Hailing from the snow-covered wastes of deepest provincial Norway, Posthum could, to all appearances, be yet another band practicing the pastoral brand of black metal dedicated to incorporating regional folk music and pagan beliefs into this once unilaterally violent and satanic music. One thing's for certain: Venom's Cronos, Mantas, and Abaddon certainly never once considered moving back to the country! But, contrary to initial assumptions, Posthum's geographic isolation and down-to-earth philosophies, while certainly legitimate enough to justify any desire to get funky with their folky selves, doesn't literally translate into that particular black metal microcosm. Rather, the songs found on 2012's sophomore Lights Out LP generally bring a questing creative spirit and almost subliminal avant-garde tendencies to a raw and unsophisticated black-and-roll songwriting approach that would probably do Darkthrone proud. This distinctly under-produced aesthetic does much to evoke the windblown glaciers, rustling pines, and occasional avalanches (via über-ferocious passages) of the band's native winter wonderland, but that's as chummy as Posthum get with woodland fawns and hobgoblins; the more mature methodology of Agalloch and Ulver is actually closer to the mark. Should you need further proof of all this, you may get it when Posthum are seen visiting a city near you, on tour, rather than scavenging straw for the wicker man in Norwegian fjords, as the more romantically inclined among black metal nerds may desire. Or pick up a copy of Lights Out to experience the band's very impressive and all too urbane interpretations of modern-day black metal.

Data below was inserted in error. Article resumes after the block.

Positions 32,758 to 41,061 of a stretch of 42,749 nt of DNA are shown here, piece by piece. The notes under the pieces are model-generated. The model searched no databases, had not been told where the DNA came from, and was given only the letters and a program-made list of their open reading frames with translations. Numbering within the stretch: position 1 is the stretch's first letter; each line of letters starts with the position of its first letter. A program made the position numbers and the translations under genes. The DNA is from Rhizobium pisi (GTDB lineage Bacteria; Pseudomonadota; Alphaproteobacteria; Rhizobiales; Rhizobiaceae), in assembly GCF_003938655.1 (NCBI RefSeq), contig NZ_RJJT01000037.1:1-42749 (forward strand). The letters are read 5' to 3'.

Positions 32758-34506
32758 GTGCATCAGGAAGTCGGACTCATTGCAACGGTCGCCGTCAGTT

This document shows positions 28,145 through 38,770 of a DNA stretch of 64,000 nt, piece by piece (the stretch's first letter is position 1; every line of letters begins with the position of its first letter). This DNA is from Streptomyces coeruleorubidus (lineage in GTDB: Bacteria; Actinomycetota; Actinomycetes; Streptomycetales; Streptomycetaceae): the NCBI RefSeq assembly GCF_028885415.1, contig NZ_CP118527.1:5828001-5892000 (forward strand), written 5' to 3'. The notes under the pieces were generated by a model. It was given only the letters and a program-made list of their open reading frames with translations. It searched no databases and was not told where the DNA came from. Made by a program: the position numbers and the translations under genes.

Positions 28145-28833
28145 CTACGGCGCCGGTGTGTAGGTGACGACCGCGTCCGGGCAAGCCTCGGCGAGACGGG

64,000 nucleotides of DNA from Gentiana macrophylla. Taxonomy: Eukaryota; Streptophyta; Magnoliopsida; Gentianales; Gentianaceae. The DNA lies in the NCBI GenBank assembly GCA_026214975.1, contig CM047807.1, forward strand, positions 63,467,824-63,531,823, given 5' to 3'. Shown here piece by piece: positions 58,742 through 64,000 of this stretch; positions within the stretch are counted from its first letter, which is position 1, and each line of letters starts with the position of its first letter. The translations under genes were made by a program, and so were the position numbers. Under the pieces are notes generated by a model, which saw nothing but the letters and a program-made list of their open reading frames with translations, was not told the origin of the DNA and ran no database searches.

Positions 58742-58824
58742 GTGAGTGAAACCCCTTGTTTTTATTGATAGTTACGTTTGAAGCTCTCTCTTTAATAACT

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AllMusic Review by Eduardo Rivadavia